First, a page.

It is difficult and shocking, to say the least, for parents to find out that their tween or teen has been sending or receiving explicit photos (i.e. sexting). Sexting has become relatively common, according to Dr. Jeff Temple, a psychologist who has researched and published extensively in this area. Dr. Temple recommends talking to kids about sexting in the larger context of “the talk” that you have about sex, responsibility, digital citizenship, and consent. He gives the following advice:
— Remember that “the talk” is an ongoing conversation that should start early and emphasize healthy relationships and comprehensive sexual education.
— Become familiar and stay current with advances in technology.
— Download and learn popular sharing apps like Instagram and Snapchat.
— For younger kids, “friend,” “follow,” or “like” their accounts.
— For older kids, where autonomy is critical to development, you may opt to give more privacy. Consider employing an “I won’t check until you give me a reason” approach.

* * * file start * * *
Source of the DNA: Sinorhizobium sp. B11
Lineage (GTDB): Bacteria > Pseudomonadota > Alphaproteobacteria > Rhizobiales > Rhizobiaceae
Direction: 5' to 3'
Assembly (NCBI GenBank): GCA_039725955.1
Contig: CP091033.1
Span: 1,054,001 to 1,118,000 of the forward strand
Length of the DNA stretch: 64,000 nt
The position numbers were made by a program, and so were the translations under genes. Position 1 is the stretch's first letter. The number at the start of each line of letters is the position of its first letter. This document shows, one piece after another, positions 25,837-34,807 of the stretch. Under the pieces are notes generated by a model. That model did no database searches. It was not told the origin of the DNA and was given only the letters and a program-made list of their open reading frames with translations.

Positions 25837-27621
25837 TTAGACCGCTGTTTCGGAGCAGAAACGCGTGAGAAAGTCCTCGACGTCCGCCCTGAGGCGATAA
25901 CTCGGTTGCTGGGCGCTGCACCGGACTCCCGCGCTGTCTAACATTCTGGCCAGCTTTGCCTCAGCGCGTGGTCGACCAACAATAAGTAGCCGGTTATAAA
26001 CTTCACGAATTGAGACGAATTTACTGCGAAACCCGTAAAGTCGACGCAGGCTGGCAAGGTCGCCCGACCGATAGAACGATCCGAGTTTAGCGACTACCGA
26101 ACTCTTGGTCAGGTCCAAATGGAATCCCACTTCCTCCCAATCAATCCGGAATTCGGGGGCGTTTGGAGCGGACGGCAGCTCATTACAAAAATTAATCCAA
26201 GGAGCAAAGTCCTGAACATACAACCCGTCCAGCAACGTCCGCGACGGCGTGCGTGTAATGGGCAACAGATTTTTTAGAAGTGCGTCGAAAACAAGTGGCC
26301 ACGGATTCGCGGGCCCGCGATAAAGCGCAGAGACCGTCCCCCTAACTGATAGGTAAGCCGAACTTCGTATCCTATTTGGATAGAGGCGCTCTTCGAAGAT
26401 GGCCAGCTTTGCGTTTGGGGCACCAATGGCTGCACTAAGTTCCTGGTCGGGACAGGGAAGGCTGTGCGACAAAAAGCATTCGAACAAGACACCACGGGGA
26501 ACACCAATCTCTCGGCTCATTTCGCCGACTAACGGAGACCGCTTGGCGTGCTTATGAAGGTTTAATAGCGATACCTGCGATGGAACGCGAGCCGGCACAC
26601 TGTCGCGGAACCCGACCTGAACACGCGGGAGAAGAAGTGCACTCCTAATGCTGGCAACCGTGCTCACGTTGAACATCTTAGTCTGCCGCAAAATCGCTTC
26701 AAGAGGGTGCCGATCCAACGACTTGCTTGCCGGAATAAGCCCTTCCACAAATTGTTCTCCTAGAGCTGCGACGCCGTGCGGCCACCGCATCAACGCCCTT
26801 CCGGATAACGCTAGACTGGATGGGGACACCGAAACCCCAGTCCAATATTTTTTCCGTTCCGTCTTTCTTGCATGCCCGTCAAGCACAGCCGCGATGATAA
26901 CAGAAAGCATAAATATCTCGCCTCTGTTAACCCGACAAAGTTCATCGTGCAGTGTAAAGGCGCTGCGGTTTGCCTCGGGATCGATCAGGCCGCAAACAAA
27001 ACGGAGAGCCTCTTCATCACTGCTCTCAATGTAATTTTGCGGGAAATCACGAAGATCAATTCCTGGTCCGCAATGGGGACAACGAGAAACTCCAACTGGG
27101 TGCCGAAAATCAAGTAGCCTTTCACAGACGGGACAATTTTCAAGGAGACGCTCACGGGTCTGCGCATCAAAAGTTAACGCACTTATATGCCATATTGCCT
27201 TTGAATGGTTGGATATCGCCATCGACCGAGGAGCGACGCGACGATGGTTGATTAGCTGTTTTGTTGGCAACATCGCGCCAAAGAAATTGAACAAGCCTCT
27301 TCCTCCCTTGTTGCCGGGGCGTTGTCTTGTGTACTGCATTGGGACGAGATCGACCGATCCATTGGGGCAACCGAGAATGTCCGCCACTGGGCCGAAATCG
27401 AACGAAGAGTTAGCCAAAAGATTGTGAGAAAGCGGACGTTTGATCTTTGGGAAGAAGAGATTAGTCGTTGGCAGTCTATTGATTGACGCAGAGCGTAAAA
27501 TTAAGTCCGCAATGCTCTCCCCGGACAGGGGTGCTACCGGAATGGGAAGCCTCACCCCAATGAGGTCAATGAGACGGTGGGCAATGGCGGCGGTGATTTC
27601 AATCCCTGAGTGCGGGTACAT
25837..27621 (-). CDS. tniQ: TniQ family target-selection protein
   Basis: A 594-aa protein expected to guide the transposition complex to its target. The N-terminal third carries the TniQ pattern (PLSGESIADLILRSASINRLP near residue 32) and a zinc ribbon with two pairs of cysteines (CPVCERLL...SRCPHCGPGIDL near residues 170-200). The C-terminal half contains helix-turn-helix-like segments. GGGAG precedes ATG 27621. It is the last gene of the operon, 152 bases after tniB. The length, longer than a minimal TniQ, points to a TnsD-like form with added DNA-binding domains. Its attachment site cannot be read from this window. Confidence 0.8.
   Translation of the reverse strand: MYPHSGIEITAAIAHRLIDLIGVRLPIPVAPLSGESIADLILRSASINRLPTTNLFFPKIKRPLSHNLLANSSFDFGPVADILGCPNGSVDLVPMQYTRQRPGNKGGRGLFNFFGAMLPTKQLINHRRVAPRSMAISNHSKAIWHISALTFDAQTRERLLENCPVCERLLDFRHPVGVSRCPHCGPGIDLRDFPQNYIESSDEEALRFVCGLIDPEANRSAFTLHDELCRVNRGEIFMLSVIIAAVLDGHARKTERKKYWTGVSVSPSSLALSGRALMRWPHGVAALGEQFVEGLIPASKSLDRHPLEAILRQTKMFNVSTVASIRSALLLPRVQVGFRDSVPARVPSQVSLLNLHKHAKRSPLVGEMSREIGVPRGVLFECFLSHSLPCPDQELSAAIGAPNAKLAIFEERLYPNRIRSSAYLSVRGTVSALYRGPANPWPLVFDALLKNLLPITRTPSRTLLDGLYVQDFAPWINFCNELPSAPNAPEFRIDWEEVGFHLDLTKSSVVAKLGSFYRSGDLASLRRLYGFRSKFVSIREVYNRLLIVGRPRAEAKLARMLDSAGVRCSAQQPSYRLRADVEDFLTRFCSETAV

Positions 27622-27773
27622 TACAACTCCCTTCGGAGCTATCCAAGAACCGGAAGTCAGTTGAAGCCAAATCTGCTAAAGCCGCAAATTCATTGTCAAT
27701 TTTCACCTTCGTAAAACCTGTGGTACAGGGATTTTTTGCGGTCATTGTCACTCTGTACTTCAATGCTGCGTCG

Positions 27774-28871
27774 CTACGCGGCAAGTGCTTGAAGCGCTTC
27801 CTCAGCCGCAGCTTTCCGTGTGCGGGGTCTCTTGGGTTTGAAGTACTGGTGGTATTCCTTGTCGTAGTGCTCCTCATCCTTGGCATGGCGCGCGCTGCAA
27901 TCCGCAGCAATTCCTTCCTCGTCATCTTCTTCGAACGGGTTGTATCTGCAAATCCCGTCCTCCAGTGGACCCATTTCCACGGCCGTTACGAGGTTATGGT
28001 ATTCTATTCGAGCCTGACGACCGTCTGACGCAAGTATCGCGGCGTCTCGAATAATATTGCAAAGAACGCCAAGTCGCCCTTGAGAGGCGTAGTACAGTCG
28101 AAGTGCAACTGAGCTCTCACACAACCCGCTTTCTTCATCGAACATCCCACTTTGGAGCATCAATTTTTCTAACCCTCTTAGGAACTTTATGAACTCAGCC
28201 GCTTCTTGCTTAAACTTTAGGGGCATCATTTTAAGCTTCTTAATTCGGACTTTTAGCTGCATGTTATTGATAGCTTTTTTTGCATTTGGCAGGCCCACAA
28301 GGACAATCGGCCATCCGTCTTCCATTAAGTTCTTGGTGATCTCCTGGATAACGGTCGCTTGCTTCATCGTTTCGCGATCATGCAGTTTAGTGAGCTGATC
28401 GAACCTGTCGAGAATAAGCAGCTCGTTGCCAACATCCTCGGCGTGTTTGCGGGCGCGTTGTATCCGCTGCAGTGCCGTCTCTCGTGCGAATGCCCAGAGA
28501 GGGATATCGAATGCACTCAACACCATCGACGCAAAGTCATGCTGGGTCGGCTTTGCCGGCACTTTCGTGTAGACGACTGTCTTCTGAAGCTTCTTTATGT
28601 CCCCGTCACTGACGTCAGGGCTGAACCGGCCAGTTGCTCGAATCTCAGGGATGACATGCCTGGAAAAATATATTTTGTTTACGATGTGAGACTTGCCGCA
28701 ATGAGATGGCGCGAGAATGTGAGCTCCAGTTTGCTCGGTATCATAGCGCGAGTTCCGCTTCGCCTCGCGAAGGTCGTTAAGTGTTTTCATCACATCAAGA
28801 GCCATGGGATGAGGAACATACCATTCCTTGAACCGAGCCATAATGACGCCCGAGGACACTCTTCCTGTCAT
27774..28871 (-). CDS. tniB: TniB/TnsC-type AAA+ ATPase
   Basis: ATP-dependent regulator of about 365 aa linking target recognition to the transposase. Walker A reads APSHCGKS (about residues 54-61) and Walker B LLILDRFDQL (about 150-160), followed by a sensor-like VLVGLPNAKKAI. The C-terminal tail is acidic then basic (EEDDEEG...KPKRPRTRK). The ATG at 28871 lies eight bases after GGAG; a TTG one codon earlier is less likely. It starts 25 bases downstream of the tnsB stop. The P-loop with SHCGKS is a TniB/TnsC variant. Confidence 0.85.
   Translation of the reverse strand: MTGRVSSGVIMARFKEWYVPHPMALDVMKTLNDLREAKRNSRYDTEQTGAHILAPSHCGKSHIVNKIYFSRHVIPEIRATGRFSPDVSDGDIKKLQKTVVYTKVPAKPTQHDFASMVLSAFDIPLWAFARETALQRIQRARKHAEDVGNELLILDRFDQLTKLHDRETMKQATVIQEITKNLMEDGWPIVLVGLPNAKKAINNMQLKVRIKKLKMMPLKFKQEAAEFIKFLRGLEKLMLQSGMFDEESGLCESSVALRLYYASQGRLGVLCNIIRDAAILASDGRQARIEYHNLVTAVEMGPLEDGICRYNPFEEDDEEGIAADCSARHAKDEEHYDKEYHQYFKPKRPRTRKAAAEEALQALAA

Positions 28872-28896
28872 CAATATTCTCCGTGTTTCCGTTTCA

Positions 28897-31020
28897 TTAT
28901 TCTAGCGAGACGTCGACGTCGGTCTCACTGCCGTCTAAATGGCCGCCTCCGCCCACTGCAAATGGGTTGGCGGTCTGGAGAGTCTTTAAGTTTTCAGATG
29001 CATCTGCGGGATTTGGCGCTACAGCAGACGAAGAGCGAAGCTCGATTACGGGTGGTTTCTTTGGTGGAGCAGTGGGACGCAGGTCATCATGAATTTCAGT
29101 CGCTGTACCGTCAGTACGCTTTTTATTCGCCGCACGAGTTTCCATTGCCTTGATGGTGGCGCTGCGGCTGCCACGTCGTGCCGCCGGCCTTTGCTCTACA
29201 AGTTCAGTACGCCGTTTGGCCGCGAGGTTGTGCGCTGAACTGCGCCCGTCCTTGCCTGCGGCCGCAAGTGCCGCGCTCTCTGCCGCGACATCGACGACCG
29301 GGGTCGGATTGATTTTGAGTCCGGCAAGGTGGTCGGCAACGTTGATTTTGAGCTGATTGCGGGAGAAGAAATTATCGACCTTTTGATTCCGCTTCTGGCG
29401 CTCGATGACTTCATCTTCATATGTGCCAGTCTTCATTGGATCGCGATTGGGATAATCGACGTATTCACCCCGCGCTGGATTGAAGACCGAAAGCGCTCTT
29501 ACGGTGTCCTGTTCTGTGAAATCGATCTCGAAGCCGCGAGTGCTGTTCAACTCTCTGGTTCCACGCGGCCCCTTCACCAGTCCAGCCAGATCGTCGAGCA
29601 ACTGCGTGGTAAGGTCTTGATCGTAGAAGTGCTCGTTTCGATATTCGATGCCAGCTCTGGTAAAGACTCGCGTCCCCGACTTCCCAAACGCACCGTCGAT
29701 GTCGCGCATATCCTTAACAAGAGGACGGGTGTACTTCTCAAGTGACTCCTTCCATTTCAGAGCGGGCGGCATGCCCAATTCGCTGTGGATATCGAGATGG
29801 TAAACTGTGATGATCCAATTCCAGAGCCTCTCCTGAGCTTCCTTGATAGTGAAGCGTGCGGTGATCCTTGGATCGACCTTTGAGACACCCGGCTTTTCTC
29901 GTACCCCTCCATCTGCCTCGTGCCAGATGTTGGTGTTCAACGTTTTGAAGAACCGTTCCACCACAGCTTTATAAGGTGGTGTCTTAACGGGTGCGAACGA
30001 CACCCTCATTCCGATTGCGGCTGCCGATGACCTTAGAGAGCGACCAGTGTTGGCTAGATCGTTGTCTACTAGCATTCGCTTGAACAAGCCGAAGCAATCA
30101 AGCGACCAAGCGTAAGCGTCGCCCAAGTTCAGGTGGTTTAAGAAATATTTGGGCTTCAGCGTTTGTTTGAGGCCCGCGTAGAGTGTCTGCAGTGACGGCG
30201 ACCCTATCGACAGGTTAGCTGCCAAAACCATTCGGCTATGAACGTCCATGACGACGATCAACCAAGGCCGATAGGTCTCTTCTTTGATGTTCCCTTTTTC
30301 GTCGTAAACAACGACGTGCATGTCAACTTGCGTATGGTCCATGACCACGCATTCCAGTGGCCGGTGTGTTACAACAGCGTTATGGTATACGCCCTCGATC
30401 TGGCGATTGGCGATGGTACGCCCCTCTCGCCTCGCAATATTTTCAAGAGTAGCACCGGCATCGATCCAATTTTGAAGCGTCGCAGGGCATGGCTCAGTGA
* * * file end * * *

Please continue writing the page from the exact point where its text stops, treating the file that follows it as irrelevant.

— Talk to your kids about sexting. Be sure they know about the potential risks associated with sending nude pictures.
— Avoid scare tactics such as: “If you send a nude picture, you’ll never get into college or get a good job.” While this may happen, it is unlikely, and you may lose any credibility you had on the subject.
If you think or discover that your tween or teen has sexted:
— While certainly unsettling, this does not mean your child is deviant, depressed, or a “bad kid.”
— Sexting is associated with sexual behavior, including future sexual behavior. Use this as an opportunity to begin or continue “the talk,” with an emphasis on healthy relationships and comprehensive sex education that includes abstinence and safe sexual practices.
— Consider a formal monitoring system of his/her cell phone and social media accounts.
You can find primers for parents about sexting online that may be helpful.
Given that you began your post with the statement that your son has already come out and you love him no matter what, it would seem that you have the foundation of a close relationship. This conversation can hopefully be an extension of that, as you educate your son about the risks of underage people sending explicit material, as it can be have both legal and social ramifications for him. Here is another article addressing this topic that may be helpful:
- This reply was modified 1 year, 3 months ago by Janet Duke.